Swiss perspectives in 10 languages

Broadband pricing comes under scrutiny

The competition commission wants to know if Swisscom's broadband pricing violates cartel legislation Keystone

Switzerland's competition watchdog is to open an investigation into broadband access pricing at telecommunications provider Swisscom.

The former state monopoly, which still controls the so-called “last mile”, is suspected of favouring its Bluewin internet subsidiary over its competitors.

The Federal Competition Commission wants to know if Swisscom has been overcharging these internet service providers who want to provide ADSL – or Asymmetric Digital Subscriber Line – to people’s homes and businesses.

Because of the last mile monopoly, these companies have no choice but to deal with Swisscom. ADSL technology uses normal telephone lines for broadband access.

All fixed-line telecoms customers in Switzerland must pay Swisscom a monthly access fee, regardless of their service provider.

The commission suspects the former state monopoly of abusing its dominant position and violating Switzerland’s cartel law by charging higher wholesale prices and squeezing service providers’ margins.

Swisscom spokesman Sepp Huber said the investigation came as a surprise, adding that the telcoms’ provider charges Bluewin the same rates as it competitors.

“Competition is intense on the Swiss broadband market,” he said. “Around half of all households have ADSL or cable internet connections.”

With around 30 different suppliers of broadband services, prices remain attractive in Switzerland according to Swisscom, a claim providers other than Bluewin refute.

Companies such as Sunrise and VTX say Swisscom connection rates are way above the European norm. VTX, a small provider, reckons that its basic ADSL services don’t break even without extra added-value services.


This is not the first time the competition watchdog has investigated Swisscom’s broadband practices. In 2003, it ordered Switzerland’s biggest telecommunications company to stop giving preferential discounts to Bluewin.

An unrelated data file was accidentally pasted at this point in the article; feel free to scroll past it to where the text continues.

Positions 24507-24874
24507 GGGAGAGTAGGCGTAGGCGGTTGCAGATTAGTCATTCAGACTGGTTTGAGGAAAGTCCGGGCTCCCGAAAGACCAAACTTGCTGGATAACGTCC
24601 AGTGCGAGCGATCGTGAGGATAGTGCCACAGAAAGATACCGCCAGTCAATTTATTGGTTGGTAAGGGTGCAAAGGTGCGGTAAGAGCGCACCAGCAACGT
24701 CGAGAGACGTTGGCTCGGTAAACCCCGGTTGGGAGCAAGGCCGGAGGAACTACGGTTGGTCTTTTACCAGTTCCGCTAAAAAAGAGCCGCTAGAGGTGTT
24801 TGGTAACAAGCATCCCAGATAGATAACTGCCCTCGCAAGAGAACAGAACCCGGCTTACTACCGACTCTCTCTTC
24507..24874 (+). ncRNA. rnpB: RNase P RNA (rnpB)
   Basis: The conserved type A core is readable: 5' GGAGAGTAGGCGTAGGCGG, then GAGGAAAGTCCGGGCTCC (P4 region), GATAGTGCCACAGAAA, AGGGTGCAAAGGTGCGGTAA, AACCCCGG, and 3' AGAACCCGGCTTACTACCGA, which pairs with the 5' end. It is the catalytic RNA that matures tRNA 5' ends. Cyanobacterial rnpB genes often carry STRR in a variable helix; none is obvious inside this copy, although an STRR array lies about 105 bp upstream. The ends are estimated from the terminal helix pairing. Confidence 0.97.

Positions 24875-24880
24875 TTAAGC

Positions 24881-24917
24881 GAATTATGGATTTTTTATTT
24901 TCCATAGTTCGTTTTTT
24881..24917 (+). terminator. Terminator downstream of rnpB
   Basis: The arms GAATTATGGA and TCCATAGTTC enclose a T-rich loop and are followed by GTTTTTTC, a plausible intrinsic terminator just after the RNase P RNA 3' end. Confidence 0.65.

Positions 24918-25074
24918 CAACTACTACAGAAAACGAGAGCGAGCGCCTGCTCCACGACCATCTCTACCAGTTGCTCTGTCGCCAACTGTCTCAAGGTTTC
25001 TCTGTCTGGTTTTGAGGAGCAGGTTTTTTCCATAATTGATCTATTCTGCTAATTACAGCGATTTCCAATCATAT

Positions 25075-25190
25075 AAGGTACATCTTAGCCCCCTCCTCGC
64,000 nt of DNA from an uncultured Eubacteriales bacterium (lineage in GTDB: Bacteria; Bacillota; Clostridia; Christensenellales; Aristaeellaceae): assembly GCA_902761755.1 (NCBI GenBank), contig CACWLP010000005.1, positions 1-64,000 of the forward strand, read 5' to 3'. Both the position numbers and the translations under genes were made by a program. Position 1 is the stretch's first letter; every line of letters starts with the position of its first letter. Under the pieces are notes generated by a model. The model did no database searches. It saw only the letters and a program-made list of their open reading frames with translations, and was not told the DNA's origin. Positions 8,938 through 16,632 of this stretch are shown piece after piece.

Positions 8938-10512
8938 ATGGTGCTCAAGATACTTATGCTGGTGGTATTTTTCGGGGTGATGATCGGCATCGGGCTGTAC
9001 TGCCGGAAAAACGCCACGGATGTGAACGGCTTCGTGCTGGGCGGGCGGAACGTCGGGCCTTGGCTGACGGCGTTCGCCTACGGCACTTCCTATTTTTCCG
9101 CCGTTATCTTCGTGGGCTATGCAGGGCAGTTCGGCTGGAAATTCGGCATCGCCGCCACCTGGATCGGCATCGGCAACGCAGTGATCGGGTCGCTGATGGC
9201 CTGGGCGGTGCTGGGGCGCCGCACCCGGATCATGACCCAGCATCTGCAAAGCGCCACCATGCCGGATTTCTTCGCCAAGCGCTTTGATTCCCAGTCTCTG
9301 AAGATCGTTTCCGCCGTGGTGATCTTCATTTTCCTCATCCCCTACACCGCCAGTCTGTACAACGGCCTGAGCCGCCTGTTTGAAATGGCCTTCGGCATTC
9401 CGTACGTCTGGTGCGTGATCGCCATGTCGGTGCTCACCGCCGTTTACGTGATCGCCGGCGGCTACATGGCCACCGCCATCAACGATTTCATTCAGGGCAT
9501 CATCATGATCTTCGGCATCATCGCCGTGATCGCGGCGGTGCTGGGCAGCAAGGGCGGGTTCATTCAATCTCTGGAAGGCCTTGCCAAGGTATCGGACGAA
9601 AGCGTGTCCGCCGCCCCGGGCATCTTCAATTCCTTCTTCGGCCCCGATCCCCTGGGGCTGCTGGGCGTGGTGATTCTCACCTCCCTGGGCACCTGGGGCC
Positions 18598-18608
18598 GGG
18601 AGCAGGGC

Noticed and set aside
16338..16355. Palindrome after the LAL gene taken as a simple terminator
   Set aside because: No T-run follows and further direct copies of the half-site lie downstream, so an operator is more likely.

At the time, the commission said the discounts were discriminatory and were not economically justified. Bluewin was able to offer cheaper services than its competitors.

The latest investigation comes as Swisscom’s stranglehold on the last mile is being loosened.

The House of Representatives voted last year to end monopoly rights on connections between households and exchanges. A Senate committee has also proposed opening up the last mile to competition.

Swisscom has battled against the revision of the telecommunications law, saying that unrestricted access to the last mile would discourage future investments.

swissinfo with agencies

Swisscom results first half 2005:
Earnings: SFr4.9 billion ($3.82 billion).
Employees: 15,307.
Analogic connections: 2.95 million.
ISDN connections: 919,000.
ADSL connections: 948,000.
Bluewin ADSL customers: 490,000.
Mobile phone cutomers: 4.04 million.

ADSL allows for broadband internet access over normal copper telephone lines.

Swisscom controls the telephone network, forcing other providers to use its services to access customers.

Cable operator Cablecom provides an alternative to Swisscom with its broadband access via its own cable television infrastructure.

Deeply Read

Most Discussed

In compliance with the JTI standards

More: SWI certified by the Journalism Trust Initiative

You can find an overview of ongoing debates with our journalists here . Please join us!

If you want to start a conversation about a topic raised in this article or want to report factual errors, email us at

SWI - a branch of Swiss Broadcasting Corporation SRG SSR

SWI - a branch of Swiss Broadcasting Corporation SRG SSR